A former Press and Journal business reporter has claimed constructive dismissal against Aberdeen Journals, alleging he was forced to resign after being subjected to unreasonable pressure from his line manager.
Evidence was heard from both sides at a three-day employment tribunal in Aberdeen in which Bob King explained he was signed off with work-related stress after he claimed he was bullied.
Tribunal members heard that King was a journalist with 40 years’ experience who latterly worked as the Inverness-based business reporter for the P&J in the Highlands.
When agricultural editor Joe Watson also became business editor in November 2002, King – who is now regularly freelancing for five publications – said his dream job turned into a nightmare. He claimed he was frequently phoned and harassed and bullied by Watson and energy correspondent Ian Forsyth, and his stories were often changed unnecessarily.
King was signed off by his doctor for stress last December and eventually resigned in mid March this year due to the stress factor when the situation was not resolved.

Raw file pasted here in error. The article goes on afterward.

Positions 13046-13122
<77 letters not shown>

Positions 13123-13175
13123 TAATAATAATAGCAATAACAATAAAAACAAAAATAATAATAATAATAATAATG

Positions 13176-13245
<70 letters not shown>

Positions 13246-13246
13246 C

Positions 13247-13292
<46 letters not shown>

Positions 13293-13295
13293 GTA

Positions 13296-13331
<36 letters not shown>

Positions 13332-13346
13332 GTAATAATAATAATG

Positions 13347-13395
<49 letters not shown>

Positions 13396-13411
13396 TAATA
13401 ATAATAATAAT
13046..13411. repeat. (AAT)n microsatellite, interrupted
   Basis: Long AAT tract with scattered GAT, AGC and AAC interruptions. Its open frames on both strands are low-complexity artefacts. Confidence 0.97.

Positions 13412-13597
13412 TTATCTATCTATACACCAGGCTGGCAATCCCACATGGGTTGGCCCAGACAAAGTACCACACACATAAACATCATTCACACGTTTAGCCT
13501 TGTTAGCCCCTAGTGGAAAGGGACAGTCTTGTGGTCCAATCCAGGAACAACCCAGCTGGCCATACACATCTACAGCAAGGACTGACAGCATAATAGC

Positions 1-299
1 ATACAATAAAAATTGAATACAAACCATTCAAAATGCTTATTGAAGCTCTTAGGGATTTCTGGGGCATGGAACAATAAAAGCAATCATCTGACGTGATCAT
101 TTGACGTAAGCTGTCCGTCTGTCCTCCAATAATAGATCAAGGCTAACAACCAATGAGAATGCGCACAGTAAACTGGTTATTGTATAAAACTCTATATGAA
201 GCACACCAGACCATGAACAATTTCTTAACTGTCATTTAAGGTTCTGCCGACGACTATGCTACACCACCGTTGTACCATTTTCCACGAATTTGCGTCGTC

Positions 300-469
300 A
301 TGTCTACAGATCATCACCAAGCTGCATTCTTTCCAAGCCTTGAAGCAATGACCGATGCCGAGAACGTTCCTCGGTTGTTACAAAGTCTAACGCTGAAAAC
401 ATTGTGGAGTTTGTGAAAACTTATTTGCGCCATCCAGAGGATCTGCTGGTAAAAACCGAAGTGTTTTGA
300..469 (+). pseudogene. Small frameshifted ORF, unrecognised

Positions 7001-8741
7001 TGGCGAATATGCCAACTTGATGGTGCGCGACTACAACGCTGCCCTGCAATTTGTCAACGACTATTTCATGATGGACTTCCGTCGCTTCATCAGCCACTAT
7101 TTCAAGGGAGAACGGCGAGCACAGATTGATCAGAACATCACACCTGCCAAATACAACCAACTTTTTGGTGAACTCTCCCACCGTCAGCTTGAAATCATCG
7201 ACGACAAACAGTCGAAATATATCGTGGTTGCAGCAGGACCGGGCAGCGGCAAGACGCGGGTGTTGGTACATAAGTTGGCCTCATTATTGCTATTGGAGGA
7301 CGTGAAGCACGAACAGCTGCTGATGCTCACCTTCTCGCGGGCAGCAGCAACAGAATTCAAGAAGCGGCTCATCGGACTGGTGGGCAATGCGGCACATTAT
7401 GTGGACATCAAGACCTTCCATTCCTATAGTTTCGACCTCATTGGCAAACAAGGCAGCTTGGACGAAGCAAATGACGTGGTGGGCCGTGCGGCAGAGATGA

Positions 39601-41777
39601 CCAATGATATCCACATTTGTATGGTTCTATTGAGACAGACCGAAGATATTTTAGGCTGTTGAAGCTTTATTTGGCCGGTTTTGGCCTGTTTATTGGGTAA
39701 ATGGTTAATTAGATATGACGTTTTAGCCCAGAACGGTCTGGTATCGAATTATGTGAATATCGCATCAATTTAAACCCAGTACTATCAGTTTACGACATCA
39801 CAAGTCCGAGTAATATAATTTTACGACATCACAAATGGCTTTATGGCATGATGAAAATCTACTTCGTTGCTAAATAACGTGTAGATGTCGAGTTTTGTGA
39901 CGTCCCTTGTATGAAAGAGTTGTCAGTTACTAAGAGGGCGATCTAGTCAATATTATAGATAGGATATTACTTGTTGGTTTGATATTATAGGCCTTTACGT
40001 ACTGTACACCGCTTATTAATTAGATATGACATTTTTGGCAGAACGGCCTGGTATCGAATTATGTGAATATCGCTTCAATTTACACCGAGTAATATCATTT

Solicitor Tony Dawson, for Aberdeen Journals, told the tribunal that King had rejected three offers to invoke the company’s grievance procedures, whereby his accusations would have been investigated.
He suggested the real reason King resigned was because his pay had been reduced in line with company policy on long-term sickness.
Watson told the tribunal that King’s work was full of errors and his stories often contradicted themselves.
Watson and Forsyth both denied making derogatory remarks about King and the claim that Watson would telephone King in attempts to deliberately annoy him.
Forsyth said the general standard of King’s work was “very, very shoddy” but he and Watson did not invoke disciplinary procedures about his work out of sympathy because he was nearing retirement age.
The tribunal will release a written judgement at a later date.
By Hamish Mackay